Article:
In his November 29th Per Square Mile piece, Tim De Chant tells us about looking down from a flight between Boston and Chicago to see the ribbon farms in what used to be Nouvelle-France.
The idea is that long, thin farms were established along an existing transportation route, in this case the St. Lawrence River (but the concept applies equally well to roads), this maximized efficiency in getting good from many farms to market (more access to transportation for more farms), and provided other benefits that he describes much better than I can.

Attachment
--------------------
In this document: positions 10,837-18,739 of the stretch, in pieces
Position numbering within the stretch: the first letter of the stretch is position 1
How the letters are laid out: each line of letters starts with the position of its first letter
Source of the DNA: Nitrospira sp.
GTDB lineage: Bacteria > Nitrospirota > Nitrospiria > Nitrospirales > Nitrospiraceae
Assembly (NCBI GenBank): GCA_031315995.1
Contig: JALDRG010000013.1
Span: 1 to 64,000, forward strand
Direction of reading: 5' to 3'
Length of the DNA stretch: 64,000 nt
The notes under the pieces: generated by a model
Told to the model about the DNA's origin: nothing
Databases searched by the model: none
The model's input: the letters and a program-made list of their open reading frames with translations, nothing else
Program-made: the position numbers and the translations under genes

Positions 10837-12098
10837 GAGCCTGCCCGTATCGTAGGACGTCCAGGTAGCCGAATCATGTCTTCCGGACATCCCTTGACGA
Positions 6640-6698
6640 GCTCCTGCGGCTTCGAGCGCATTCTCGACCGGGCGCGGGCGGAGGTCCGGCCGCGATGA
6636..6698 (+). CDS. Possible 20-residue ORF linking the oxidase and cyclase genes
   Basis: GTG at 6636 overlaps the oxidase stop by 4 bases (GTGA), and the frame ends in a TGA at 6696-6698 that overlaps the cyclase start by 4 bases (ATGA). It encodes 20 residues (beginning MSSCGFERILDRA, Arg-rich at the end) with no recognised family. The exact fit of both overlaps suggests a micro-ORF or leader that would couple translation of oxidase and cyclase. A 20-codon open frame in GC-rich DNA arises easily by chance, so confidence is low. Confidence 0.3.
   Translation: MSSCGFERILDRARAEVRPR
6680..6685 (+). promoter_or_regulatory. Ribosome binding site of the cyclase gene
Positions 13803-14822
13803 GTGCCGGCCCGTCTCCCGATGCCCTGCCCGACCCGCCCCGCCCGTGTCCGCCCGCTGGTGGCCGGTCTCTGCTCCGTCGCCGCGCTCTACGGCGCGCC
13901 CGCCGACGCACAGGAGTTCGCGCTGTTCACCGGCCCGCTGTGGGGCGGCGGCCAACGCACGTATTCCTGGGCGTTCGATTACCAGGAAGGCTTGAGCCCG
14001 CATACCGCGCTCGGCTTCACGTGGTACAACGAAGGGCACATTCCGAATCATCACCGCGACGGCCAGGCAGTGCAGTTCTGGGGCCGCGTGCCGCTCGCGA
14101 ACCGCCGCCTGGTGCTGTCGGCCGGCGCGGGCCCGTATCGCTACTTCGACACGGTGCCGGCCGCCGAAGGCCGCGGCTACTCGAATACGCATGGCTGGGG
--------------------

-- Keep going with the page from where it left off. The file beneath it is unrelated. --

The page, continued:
The ribbon farms arrayed to share river frontage more compactly were a French tradition, and are uncommon in North America. Square farms -- parcels plotted out and transportation figured out later -- became the standard. That led to lots of road building and shaped the landscape we see in the US and Canada today.